With the wine vintage now underway around New Zealand, the organisation representing rural contractors has called on the wine industry to ensure its following sound health and safety practices.

Rural Contractors NZ president David Kean says like much other contracting, those in viticulture need to recognise the risks of pushing themselves and staff into working over-long hours.

“Contractors really need to have a plan around staffing to ensure they don’t require people to get fatigued.”

“We are well aware of the challenges faced in getting skilled staff but you cannot expect people to work 12 and 18 hour days, week in week out, and expect that there will not be consequences.”

Mr Kean noted the case from 2016 where a worker for a Waikato contracting company doing harvesting on a farm in Pukekawa had logged a 16.75 hour day before heading home after 2am on a tractor in preparation for the next day’s work. He crashed the tractor and died as a result of injuries sustained.

“That worker had logged nearly 200 hours in the fortnight leading up to his death. Fatigue was identified as the most likely cause of the accident. ”

“As contractors we are caught in an awful bind. We have to get much work done, often in a limited period of time like the wine vintage. We do our best to look after our clients but we also have to feel able to say that there is a limit to what we ask staff to do – or take on ourselves.”

Mr Kean said it’s not just physical fatigue affecting workers doing long hours.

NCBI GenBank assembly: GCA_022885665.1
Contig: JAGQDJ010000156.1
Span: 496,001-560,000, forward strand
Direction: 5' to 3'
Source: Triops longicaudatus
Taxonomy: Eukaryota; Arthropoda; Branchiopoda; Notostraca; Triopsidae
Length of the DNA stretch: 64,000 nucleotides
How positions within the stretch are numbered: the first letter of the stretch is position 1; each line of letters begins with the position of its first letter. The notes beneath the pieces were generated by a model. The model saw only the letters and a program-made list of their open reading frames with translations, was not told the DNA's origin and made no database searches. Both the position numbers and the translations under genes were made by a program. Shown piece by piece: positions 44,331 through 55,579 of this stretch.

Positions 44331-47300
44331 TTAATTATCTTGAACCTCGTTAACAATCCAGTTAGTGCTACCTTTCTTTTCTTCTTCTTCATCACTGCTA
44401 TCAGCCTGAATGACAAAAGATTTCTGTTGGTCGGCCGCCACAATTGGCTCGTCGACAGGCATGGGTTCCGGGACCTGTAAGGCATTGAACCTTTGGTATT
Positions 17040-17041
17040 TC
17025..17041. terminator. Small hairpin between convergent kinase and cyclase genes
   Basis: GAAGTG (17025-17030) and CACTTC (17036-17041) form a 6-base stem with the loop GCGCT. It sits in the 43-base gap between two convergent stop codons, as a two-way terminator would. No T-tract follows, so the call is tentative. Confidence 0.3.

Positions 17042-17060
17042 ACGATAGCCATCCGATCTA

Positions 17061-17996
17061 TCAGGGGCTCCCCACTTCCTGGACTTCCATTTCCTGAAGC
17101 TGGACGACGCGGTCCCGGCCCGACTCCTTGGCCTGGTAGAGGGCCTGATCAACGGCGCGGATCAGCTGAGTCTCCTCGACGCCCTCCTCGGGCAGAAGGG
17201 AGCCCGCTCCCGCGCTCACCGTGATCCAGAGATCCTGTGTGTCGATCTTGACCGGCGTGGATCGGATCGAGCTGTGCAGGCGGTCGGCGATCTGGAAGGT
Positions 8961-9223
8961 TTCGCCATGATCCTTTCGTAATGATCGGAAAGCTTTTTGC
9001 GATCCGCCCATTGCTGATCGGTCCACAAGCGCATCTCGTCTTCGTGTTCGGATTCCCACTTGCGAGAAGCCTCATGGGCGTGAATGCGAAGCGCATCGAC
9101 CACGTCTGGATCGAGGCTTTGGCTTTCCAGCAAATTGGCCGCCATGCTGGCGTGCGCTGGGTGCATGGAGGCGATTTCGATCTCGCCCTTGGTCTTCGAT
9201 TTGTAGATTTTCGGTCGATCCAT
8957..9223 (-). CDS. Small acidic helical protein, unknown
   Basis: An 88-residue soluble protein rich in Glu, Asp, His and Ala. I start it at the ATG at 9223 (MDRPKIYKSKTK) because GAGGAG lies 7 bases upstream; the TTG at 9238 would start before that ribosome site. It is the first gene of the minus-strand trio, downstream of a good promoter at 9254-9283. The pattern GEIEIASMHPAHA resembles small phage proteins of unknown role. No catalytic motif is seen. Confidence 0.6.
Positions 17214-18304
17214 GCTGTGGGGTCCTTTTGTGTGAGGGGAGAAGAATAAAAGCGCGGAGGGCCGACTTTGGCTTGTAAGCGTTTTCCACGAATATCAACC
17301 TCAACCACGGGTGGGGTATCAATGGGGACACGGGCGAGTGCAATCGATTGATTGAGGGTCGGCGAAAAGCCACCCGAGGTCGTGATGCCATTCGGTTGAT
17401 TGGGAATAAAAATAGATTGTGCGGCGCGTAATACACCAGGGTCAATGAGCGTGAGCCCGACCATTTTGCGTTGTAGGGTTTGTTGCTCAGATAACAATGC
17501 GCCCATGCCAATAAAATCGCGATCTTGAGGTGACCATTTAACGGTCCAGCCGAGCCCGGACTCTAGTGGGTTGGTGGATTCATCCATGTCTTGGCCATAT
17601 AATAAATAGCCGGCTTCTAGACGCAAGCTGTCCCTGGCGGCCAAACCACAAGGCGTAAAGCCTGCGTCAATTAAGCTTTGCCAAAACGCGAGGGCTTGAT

“You are having to concentrate for hours at a time, looking at small screens. That can give you eye strain and headaches as the hours clock up.”

Rural Contractors NZ has around 500 members in New Zealand including some in wine regions whose operations include viticultural work.

“Our members all work to a Code of Ethics that says we shall be good employers with fair and reasonable conditions of employment, healthy and safe work places, and employment practices.”

“We also engage regularly with Government agencies on issues including health and safety, labour, transport and other matters affecting our members. We don’t have a lot of members in the wine sector but some might see value in belonging to a national organisation that can go in to bat for them on issues like getting more skilled machinery operators.”

Mr Kean, who hails from Southland, acknowledges he’s no expert on the wine industry but says a lot of his members operate in weather conditions that are worse than those in wine regions like Marlborough or Hawkes Bay.

“We have to contend in places like Southland with a much more variable climate and still get our work done while not demanding crazy hours from ourselves or our staff.”

“I would understand that this may require some changes in approach in the wine regions and can only hope that this can start this vintage and roll on from there,” said Mr Kean.